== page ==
What will the National Cyber Force do, and will it make the UK safer?
A new partnership between the UK’s military and spy agencies promises to transform the country’s cyber operations. Harry Lye asks what it will do and whether it will make businesses safer.
In November 2020, as part of a raft of defence spending increases, UK Prime Minister Boris Johnson announced the formation of a joint military-GCHQ National Cyber Force (NCF).
Staffed by personnel from the armed forces, GCHQ, MI6 and the Defence Science and Technology Laboratory, the NCF promises to transform the UK’s cyber capabilities.
“The NCF is bolstering our global presence in the cyber domain, and it is a clear example of how we are turning our ambitious agenda to modernise defence into a reality,” said Defence Secretary Ben Wallace at the time.
The new force formalises an existing relationship between the military and GCHQ. It’s a partnership that saw the two organisations formally collaborate on an offensive cyber campaign designed to disrupt the so-called Islamic State’s online propaganda networks.
Operations like these appear to be high on the NCF’s agenda as it builds on the existing National Offensive Cyber Programme and collaboration between the UK Armed Forces Strategic Command, which oversees military cyber and GCHQ.
Separate to the National Cyber Security Centre, or NCSC, which works to protect the UK at home, the key to the NCF is its ability to operate under a civilian authorisation to engage threats rather than merely defend against them proactively.
On the offensive
The government has offered a few examples of the kinds of operations the NCF will be undertaking and clues can be taken from earlier operations against the Islamic State.
When the NCF was announced the government detailed how it could be used to disrupt the mobile phones of terrorists to prevent them from communicating with each other. Offensive hacking could protect military aircraft from being targeted by hostile weapons systems. The government also described how the force could be used to prevent the abuse of the internet by criminals, fraudsters and paedophiles.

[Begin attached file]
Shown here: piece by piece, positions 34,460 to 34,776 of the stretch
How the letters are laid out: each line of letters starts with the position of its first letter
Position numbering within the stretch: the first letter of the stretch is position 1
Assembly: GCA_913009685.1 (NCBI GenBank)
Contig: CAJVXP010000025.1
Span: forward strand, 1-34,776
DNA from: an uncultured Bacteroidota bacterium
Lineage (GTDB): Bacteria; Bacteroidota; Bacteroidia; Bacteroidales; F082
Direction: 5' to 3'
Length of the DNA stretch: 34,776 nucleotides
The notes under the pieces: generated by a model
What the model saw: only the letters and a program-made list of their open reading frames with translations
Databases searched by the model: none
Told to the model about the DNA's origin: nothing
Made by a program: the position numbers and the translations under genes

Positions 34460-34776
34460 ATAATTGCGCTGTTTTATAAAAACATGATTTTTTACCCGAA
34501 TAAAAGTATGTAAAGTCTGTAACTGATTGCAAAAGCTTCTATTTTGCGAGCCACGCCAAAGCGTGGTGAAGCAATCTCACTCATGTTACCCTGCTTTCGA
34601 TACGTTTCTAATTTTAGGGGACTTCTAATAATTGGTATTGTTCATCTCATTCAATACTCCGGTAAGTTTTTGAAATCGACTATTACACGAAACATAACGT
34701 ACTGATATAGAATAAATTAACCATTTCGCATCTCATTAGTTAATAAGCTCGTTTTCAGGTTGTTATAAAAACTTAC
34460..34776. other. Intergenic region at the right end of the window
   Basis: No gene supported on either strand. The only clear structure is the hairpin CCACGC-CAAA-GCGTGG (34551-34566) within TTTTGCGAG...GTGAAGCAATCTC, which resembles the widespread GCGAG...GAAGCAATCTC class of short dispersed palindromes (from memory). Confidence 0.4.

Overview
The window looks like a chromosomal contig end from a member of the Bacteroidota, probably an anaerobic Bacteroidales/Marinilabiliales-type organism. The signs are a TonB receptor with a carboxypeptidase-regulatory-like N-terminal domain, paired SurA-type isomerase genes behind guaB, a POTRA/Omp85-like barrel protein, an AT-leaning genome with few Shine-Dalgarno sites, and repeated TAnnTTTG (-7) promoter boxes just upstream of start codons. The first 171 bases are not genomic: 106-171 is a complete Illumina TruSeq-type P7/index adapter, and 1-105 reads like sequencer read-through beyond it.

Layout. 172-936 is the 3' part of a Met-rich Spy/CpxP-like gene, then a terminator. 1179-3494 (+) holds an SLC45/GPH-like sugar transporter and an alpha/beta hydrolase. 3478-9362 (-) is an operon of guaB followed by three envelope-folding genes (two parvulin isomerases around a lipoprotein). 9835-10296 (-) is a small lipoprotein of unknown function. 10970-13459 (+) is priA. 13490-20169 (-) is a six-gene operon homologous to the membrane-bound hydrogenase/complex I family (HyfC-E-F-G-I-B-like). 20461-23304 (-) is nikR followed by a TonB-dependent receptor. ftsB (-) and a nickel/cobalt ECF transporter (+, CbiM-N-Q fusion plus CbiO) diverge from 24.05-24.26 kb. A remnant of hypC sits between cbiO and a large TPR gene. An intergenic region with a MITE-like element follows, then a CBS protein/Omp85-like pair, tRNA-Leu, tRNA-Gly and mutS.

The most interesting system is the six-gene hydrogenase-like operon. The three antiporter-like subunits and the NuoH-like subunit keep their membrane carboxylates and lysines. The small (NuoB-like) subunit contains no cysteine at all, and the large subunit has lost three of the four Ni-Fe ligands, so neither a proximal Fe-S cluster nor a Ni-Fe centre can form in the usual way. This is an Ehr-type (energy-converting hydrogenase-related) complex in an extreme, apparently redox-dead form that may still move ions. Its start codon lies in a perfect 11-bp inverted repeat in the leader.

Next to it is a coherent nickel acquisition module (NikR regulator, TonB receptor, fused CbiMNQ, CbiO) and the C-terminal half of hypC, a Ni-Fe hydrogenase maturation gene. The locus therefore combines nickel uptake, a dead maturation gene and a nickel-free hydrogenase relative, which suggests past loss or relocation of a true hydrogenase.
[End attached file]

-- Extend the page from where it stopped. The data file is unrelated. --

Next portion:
At the very high-end, the force also means the UK’s cyber capabilities are continually sharpened, meaning that if they were ever needed in a war scenario, the UK has hands-on experience that could disrupt the infrastructure of other military systems.
“From defending against terrorism, to countering hostile state activity to tackling the scourge of online child abuse, the National Cyber Force brings together critical capabilities from across government to help protect the UK,” said Foreign Secretary Dominic Raab at the time of the announcement.
I can't think of another nation that has developed a similar solution.
Marcus Willett, who spent over three decades at GCHQ and was the agency’s first director of cyber, helped to design the UK’s first national cybersecurity strategy and, with the MOD, ran the UK’s National Offensive Cyber Programme.
Now a senior adviser for cyber to the International Institute for Strategic Studies (IISS), Willett told Verdict Magazine: “The NCF brings greater mass, both in terms of people and investment, to bear on the day-to-day issues that we face in cyberspace all the time, whether that's terrorists trying to radicalise or whether that's serious criminals trying to defraud or, paedophiles doing the horrible things they do or states seeking to achieve malign influence by various means.”
Willett added that achieving those goals requires more investment and people than GCHQ would have achieved on its own. He added: “It covers all national requirements for cyber operations, with the political authorisations and oversight decided by the nature of the operation rather than by organisational stovepipes. I think it is unique.
“I can't think of another nation that has developed a similar solution. In the US that would be the same as putting cyber operators from Cyber Command, NSA, CIA, FBI and a whole lot of other organisations in one place.”
In a written answer to MPs, UK Defence Minister James Heappey elaborated on the role of the NCF further, saying that it would “design and deliver” operations from supporting warfighting campaigns to countering serious crime and combatting terrorism.